How Should I Budget for Stockholm?
How Much is an Apartment in Stockholm?
Finding property in Stockholm is difficult, as the renting market demand outweighs the supply - however, it can be done, and not at huge cost. Subletting from homeowners is relatively common, and ends up being the way many expats stay in Stockholm. The price of rentals is also regulated in a unique way in Sweden, with negotiations for rents being made between the Stockholm Housing Service, tenant organizations, and private landlord organizations.
Considering how long it can take to be approved for an apartment rental in Stockholm, many opt to rent from private landlords instead. When renting from a private landlord your rent can vary: follow the guideline that a well connected 1 bedroom apartment will cost about 13000 SEK (£1045) a month. A single room in the city of Stockholm will generally cost about 4500 SEK (£361) per month.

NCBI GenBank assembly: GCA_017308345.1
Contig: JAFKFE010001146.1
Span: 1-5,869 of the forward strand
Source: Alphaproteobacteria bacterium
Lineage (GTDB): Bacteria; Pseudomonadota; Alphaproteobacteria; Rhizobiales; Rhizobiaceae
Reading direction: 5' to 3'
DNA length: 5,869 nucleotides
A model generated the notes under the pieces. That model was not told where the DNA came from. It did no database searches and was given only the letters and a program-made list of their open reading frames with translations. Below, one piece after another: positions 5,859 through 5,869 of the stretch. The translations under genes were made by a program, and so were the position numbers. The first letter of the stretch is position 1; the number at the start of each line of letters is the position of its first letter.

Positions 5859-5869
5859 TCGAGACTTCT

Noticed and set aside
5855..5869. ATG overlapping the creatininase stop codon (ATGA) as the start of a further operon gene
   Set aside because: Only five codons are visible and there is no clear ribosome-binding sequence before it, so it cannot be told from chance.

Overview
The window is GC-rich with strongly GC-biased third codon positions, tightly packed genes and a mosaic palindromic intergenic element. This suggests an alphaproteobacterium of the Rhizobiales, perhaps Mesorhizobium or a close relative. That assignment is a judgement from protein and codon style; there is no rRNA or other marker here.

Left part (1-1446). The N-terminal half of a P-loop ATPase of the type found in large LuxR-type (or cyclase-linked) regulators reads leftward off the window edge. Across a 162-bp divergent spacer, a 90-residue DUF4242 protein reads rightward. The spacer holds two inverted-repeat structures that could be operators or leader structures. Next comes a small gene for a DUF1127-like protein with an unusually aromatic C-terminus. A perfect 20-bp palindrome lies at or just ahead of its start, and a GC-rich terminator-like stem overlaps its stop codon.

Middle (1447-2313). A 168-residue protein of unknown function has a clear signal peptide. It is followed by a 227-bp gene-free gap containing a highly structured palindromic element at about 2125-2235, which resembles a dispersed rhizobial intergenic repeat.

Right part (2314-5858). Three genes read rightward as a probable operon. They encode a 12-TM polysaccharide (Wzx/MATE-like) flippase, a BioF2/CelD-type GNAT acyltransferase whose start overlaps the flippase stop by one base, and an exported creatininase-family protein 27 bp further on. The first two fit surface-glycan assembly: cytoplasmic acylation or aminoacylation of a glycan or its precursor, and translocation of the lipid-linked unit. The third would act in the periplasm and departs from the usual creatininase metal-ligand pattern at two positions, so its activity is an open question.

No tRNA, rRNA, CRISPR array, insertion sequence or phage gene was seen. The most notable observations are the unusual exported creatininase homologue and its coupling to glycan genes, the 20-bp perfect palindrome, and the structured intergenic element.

Utilities average about 700 SEK or £56 a month for a single-or-couple accommodation, with these bills increasing as more people live in a home due to higher usage.
The standard of accommodation in Stockholm is high; apartments are modern and very well-equipped with top quality amenities. While most apartments are unfurnished the bathroom & kitchen fixtures are all of high standard, and furniture in Sweden is quite easy to come by - Sweden is after all, the homeland of IKEA.
Cost of Travel in Stockholm
Stockholm is serviced by an underground train service, buses, and suburban railways. Underground stations are represented by a large blue ‘T’ on a white background.
The best way to save money while travelling in Stockholm on public transportation is purchasing a SL Travel Card, which costs 790 SEK (£63) for 30 days worth of travel.
The very best way to save money in Stockholm for travelling, however, is to bring a bike. Stockholm is a very cycle friendly city. Scenic bike paths & urban bike lanes on roads make it easy for commuters to get to and from the office, and relaxing & fun for weekend explorers to get out and explore their new home in Stockholm.